Frontotemporal Dementia

You have probably read about Bruce Willis’ struggles with dementia and specifically Frontotemporal Dementia or FTD.  But what is Frontotemporal Dementia and what makes it different from other forms of dementia?

VHH - Frontotemporal Dementia 1

Frontotemporal dementia (FTD) is one of the less common types of dementia. It is sometimes called Pick’s disease or frontal lobe dementia. The first noticeable FTD symptoms are changes to personality and behaviour and/or difficulties with language.

The word ‘frontotemporal’ refers to the two sets of lobes (frontal and temporal) in the brain that are damaged in this type of dementia. FTD occurs when disease damages nerve cells in these lobes.

This damage then causes the connections between these and other parts of the brain to break down.  Also, the level of chemical messengers in the brain reduces over time.  These messengers allow nerve cells to send signals to each other and other parts of the body.

As more and more nerve cells are damaged and die, the brain tissue in the frontal and temporal lobes starts to get smaller.

The two broad types of Frontotemporal Dementia

BEHAVIOURAL VARIANT FTD:  this is where damage to the frontal lobe of the brain causes changes to behaviour and personality.  These lobes are found behind the forehead and process information that affects how we behave and the control of our emotions. They also help us to plan, solve problems and focus for long enough to finish a task.

PRIMARY PROGRESSIVE APHASIA (PPA):  this occurs when damage to the temporal lobes which are located on the side of the head next to the ears causes language problems.  The key function of the left temporal lobe is to store the meaning of words and the names of objects.  While the right temporal lobe helps us to recognise faces and objects.

The first recognisable signs that someone may be suffering from FTD are a change in behaviour/personality or beginning to struggle with language.  

What are the symptoms of Frontotemporal Dementia?

FTD affects everyone differently and as with all types of dementia is progressive so over time the symptoms will get much worse.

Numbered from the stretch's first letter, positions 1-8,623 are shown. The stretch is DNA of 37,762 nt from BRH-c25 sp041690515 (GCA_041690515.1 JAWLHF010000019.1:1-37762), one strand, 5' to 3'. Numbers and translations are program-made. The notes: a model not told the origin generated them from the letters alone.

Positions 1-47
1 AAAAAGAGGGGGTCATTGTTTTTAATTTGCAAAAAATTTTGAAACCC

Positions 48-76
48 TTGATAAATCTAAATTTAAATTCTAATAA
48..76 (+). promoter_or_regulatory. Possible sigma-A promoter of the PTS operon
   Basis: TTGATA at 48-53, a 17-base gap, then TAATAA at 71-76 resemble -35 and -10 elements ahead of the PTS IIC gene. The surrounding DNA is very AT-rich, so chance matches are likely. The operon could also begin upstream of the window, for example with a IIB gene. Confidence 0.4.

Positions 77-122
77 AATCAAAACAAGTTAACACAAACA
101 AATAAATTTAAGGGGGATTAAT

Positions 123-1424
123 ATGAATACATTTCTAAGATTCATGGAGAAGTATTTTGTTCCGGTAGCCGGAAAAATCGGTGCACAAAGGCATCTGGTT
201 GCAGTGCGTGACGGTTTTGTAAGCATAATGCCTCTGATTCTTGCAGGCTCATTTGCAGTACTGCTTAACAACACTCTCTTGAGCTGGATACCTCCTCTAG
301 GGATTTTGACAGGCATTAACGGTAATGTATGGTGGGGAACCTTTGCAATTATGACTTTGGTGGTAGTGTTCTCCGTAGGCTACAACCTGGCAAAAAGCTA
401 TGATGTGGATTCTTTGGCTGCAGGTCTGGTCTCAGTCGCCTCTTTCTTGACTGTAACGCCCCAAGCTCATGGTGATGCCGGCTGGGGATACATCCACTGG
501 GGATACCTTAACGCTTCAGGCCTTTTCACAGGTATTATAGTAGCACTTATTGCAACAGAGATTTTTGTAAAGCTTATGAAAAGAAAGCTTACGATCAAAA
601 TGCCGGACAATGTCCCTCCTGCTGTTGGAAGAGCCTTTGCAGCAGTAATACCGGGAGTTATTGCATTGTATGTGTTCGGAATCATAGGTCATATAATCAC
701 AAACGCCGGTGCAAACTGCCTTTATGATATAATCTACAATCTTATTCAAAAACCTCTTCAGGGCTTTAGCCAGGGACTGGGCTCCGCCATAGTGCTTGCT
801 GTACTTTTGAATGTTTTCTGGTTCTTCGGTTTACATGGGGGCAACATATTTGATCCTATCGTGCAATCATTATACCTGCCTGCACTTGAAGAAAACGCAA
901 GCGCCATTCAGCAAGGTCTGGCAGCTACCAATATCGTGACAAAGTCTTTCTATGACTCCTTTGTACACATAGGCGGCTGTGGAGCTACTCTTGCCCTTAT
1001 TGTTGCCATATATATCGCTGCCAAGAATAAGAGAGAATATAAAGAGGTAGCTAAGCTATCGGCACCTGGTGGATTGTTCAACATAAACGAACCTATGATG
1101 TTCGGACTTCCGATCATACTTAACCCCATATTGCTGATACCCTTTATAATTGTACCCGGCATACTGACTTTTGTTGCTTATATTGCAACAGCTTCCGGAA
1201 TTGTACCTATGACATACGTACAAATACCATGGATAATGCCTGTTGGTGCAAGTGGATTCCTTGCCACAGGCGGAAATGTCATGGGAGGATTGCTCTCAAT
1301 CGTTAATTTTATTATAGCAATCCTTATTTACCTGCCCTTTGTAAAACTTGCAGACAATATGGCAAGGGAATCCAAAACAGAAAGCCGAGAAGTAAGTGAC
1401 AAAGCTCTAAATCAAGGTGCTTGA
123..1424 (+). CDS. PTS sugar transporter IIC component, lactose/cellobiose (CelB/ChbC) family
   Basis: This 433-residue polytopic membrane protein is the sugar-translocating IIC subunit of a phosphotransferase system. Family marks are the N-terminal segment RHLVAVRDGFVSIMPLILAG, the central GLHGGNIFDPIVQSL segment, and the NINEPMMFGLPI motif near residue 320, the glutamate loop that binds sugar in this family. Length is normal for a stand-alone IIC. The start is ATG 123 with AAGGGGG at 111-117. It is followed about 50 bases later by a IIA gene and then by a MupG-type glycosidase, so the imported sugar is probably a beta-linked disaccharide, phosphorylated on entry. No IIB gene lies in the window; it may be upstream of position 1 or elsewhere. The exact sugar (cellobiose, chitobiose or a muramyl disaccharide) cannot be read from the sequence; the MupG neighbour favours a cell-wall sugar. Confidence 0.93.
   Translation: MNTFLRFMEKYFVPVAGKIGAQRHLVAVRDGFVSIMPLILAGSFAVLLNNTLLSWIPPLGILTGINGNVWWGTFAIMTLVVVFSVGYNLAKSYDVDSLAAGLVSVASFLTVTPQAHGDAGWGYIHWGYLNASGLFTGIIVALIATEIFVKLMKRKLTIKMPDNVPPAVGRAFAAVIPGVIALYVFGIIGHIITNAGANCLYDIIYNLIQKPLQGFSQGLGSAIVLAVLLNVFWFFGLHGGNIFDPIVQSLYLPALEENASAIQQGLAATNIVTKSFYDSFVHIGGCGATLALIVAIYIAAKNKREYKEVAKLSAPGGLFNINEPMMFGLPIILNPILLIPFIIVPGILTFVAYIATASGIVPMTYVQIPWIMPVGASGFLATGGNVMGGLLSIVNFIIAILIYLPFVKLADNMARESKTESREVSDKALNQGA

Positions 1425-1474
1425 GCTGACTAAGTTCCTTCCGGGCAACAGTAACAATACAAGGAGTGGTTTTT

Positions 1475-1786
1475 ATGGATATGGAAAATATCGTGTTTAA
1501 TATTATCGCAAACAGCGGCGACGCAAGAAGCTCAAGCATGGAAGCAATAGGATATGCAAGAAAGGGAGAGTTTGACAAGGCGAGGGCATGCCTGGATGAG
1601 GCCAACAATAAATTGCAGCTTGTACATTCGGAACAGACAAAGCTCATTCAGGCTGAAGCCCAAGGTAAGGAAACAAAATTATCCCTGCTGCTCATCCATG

Symptoms of behavioural variant FTD
  • Loss of motivation – this will affect things that used to be enjoyed such as hobbies
  • Struggling to concentrate – becoming easily distracted
  • Loss of inhibitions – behaving in socially unacceptable ways, making rude or unkind comments about other people or even being verbally or physically aggressive.
  • Lose the ability to understand others’ thoughts or feelings – becoming increasingly unaware of the needs of others.  Becoming cold and unfeeling.
  • Demonstrating repetitive or obsessive behaviour – for example, repeating phrases or gestures, hoarding or being obsessed with timekeeping.
  • Crave unhealthy foods and forget their table manners – They may also no longer know when to stop eating, drinking alcohol or smoking.
Symptoms of Primary Progressive Aphasia (PPA)

There are two main forms of PPA; they are Semantic Variant PPA and Non-fluent Variant PPA.  They exhibit different symptoms.  

Semantic Variant PPA
  • Loss of vocabulary over time – at first mostly words they are less familiar with, such as technical words (for example ‘accelerator’) or less common words (for example ‘crinoline’). They may try to use more general words instead – for example, calling a ‘spanner’ a ‘tool’ or a ‘thingy’. As the condition develops, they will start to forget even basic words, such as ‘wet’ or ‘sugar’.
  • Forget the use of familiar objects – a person may forget the use of something as everyday as a cup and why it is kept in the kitchen. 
Non-fluent Variant PPA
  • Start speaking differently – this may include speaking slower, using incorrect grammar or putting words in the wrong order. 
  • Use shorter and simpler sentences that miss out short words – this is called telegraphic speech and can result in sentences such as; tired, going bed.
  • Saying the opposite of what they mean – for example, saying yes when they actually mean no.

How quickly FTD progresses, and the life expectancy of someone with the condition varies from person to person. Many factors can affect the speed and pattern of progression. This includes a person’s age when they were diagnosed and whether they have other health conditions.

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